Second, and I'll pick on the banks here in Canada, they have been continually running agile transformation programs for over a decade. After 12-18 months, someone gets upset that it isn't working, and they bring in a new consulting firm or method/framework and try again.  The challenge they will always face is using the same mental models and cultural approaches that got them into the mess of needing to transform in the first place. That means they spent years or decades honing and standardizing processes that ultimately made it difficult to get work done, and now they're doing the same thing, but with agile practices.

Lastly, agile has been around for so long I'd argue every professional on earth has had agile inflicted on them in one way or another. Because of that, plenty have had a bad experience with Agile. That's why you see 'ways of working' being used now instead of agile. It's the same thing, just labelled differently. Although, 'ways of working' is getting long in the tooth now so I'm sure someone will invent and trademark a new term.

I'll close with some advice. If you want to be more agile, do it with the people doing the work, not at them.

About me : I started my career in IT and while studying electronic engineering at DeVry during the day, I worked midnights programming placement machines that placed components on circuit boards. From there, I moved into call centre and desktop support where I started developing website using MS Access, Cold Fusion, and Classic ASP (Active Server Pages). My first major project was replacing binders full of call centre routing information with a web app.

In 1999 I fell victim to the dot-com bubble when the company I was working for went under and I started my own web design and development company. Shortly after that, I became 1 of the 3 first members of a startup that built a platform for selling ringtones and images. There, I created midi ringtones, wallpaper images, and built a backend licensing and content tracking tool with classic ASP.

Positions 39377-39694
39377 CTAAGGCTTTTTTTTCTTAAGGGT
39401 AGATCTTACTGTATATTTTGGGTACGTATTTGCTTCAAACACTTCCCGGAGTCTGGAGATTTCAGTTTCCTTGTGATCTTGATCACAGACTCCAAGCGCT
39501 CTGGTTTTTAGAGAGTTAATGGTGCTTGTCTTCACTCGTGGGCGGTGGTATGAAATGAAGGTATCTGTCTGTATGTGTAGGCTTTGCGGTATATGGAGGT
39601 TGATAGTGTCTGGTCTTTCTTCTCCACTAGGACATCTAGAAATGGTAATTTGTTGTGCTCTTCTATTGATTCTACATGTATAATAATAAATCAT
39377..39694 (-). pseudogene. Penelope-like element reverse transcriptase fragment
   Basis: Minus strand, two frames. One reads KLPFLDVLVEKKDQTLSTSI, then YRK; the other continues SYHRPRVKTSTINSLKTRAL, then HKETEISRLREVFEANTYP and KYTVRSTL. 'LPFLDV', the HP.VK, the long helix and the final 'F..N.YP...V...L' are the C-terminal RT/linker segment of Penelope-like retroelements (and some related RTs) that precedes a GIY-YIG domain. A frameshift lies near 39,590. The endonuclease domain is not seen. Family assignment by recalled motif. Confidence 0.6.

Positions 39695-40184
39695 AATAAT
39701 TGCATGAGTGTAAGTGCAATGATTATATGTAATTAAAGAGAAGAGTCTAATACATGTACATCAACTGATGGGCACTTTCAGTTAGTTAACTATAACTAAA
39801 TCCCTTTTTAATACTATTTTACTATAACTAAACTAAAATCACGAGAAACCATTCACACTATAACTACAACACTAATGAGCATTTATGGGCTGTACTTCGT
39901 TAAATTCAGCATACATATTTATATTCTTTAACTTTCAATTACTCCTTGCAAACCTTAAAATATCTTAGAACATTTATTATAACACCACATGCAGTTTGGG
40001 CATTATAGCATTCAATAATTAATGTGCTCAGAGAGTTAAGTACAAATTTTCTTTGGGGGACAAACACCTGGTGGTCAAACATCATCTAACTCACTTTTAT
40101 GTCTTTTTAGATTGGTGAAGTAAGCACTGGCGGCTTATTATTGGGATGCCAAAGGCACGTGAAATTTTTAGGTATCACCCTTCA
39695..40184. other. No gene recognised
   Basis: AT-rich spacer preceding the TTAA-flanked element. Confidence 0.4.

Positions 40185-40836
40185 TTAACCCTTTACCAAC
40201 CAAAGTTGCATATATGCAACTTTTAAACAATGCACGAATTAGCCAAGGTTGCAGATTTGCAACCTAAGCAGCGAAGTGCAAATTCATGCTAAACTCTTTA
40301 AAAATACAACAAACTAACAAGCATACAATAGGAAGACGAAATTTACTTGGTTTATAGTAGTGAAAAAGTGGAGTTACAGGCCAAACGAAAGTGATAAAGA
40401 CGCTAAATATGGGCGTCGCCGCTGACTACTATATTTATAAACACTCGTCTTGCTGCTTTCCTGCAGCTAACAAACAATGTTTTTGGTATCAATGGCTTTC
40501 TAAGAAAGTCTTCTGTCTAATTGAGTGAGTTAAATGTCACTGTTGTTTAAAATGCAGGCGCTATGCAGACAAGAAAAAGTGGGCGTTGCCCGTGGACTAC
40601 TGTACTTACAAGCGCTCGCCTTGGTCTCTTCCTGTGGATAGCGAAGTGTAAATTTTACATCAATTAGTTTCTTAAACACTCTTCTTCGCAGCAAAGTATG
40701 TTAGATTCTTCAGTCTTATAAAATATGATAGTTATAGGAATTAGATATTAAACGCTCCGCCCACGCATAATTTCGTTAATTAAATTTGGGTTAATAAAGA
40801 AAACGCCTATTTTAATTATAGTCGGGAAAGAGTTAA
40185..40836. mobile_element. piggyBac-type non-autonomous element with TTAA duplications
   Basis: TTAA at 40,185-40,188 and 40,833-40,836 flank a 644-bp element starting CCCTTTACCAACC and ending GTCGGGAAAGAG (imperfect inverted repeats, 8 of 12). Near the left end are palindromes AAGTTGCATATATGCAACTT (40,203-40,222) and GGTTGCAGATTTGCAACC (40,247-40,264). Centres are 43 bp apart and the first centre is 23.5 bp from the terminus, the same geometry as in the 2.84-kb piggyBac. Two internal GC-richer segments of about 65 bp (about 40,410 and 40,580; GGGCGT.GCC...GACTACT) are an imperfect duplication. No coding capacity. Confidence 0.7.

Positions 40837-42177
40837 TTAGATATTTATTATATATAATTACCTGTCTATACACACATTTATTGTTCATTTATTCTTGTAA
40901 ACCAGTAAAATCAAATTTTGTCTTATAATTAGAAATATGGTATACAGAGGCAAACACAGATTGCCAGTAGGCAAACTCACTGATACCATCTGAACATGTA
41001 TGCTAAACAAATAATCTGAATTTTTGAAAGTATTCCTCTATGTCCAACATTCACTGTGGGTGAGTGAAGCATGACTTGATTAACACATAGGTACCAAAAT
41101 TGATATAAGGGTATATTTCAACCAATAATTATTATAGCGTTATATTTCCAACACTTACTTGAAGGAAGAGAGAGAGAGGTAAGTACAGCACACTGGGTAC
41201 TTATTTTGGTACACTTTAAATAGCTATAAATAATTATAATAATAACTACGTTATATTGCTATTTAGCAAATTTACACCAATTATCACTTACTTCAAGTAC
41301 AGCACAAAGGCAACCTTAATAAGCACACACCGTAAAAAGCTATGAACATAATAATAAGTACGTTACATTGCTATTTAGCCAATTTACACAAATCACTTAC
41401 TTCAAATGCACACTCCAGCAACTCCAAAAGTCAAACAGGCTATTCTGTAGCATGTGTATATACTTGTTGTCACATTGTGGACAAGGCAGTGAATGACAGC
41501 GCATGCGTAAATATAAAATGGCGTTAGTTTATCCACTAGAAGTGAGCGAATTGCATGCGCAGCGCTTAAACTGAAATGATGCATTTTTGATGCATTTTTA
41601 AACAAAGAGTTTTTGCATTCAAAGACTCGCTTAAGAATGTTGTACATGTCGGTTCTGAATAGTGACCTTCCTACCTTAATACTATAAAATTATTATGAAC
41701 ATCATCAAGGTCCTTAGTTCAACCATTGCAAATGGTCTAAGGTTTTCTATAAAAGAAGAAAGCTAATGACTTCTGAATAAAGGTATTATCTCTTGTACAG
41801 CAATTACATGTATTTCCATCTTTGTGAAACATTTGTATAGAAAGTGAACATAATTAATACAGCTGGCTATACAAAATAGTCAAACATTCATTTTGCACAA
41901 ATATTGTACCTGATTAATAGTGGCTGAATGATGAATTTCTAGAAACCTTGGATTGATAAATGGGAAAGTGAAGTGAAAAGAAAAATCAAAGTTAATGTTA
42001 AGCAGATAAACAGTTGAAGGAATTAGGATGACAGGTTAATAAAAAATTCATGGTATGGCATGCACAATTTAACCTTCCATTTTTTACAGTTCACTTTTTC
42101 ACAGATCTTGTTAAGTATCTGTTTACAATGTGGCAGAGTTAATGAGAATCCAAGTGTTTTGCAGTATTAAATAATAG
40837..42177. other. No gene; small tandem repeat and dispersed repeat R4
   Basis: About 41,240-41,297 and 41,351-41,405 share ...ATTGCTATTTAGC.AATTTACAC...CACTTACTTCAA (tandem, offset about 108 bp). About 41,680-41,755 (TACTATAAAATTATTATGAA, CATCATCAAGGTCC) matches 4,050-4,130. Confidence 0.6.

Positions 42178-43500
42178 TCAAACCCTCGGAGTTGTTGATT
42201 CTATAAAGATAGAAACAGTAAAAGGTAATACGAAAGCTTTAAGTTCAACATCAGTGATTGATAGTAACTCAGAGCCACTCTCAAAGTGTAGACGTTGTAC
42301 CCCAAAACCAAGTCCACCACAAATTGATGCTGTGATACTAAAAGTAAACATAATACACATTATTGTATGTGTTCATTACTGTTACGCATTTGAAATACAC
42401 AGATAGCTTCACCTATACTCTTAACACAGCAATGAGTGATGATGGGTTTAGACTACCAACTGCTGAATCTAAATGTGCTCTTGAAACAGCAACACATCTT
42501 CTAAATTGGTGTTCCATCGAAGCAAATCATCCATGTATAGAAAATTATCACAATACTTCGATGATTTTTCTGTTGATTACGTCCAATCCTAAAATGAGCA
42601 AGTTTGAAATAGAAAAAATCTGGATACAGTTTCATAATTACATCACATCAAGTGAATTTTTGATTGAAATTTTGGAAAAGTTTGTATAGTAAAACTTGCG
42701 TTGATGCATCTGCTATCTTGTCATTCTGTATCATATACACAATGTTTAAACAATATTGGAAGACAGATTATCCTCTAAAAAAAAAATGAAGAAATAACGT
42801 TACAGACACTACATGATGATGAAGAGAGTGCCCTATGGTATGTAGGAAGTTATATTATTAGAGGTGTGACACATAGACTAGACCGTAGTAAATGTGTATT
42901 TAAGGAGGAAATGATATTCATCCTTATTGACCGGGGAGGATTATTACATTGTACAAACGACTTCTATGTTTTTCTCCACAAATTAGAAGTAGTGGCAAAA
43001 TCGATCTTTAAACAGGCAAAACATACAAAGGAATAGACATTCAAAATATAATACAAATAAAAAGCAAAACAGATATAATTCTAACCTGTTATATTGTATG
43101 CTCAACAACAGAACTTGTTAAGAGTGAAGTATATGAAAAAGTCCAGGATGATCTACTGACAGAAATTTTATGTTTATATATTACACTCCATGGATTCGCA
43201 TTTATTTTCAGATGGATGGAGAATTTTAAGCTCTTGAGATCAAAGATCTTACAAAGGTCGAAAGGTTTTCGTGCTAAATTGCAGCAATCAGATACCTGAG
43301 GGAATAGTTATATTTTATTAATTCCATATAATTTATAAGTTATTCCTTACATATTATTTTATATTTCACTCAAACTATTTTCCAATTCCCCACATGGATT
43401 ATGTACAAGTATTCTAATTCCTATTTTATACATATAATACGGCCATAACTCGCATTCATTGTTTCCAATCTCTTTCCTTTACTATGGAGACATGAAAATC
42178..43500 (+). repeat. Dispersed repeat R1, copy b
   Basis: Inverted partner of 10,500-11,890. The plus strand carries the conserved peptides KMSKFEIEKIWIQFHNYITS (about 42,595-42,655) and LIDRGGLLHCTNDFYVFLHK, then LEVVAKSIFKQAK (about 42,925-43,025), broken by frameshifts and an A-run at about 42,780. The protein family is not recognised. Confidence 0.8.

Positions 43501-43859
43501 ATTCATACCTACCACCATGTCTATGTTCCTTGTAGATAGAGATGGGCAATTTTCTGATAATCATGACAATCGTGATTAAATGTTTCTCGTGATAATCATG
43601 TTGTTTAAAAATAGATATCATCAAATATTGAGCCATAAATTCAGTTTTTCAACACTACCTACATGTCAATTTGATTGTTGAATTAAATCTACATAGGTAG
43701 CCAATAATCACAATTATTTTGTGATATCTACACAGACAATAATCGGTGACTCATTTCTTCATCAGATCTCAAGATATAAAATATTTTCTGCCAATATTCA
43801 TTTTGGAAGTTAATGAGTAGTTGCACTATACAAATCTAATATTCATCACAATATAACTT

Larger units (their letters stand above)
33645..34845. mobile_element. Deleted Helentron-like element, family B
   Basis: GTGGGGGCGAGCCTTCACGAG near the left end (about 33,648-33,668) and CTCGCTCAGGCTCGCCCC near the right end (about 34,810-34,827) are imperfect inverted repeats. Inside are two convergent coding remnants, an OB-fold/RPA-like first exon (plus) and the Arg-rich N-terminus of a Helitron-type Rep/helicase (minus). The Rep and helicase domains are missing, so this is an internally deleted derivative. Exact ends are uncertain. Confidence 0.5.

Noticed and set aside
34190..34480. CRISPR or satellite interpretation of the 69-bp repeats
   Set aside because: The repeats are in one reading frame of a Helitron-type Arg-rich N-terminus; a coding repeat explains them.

Eventually I became the director of storefront development and worked on some pretty cool mobile projects for WWE (World Wrestling Entertainment), Much Music, Warner Brothers and Atlantic records. I still have my autographed Ric Flair action figure from visiting WWE’s headquarters when the attitude era was at its peak!

I started using agile practices around the year 2000 when that startup grew from the 3 of us to 50 and finally to 200 within a year. From 2002 to 2008 I worked as a product owner, and scrum master for the most part and then started my consulting career as an agile coach, trainer and consultant. In 2012 I released Agile Transformation: A Guide to Organizational Change which launched the Live Lessons brand along with Lyssa Adkin’s Coaching Agile Teams live lessons. In 2012 I released the terrible version of Lean Change Management on Leanpub and re-wrote, and re-released it in 2014. In 2014 I founded the Lean Change Management Association, which is now the Modern Change Community.

Finally, I released Change Agility in 2020 after finding an old manuscript I wrote in 2019 but never released. In early 2021, I joined Spero Careers Canada as CTO and built our platform that helps employment coaches in the autism space provide higher quality service for job seekers.

In my spare time, I’m the drummer for Clever Weapon, and also a songwriter, and music producer amongst other things.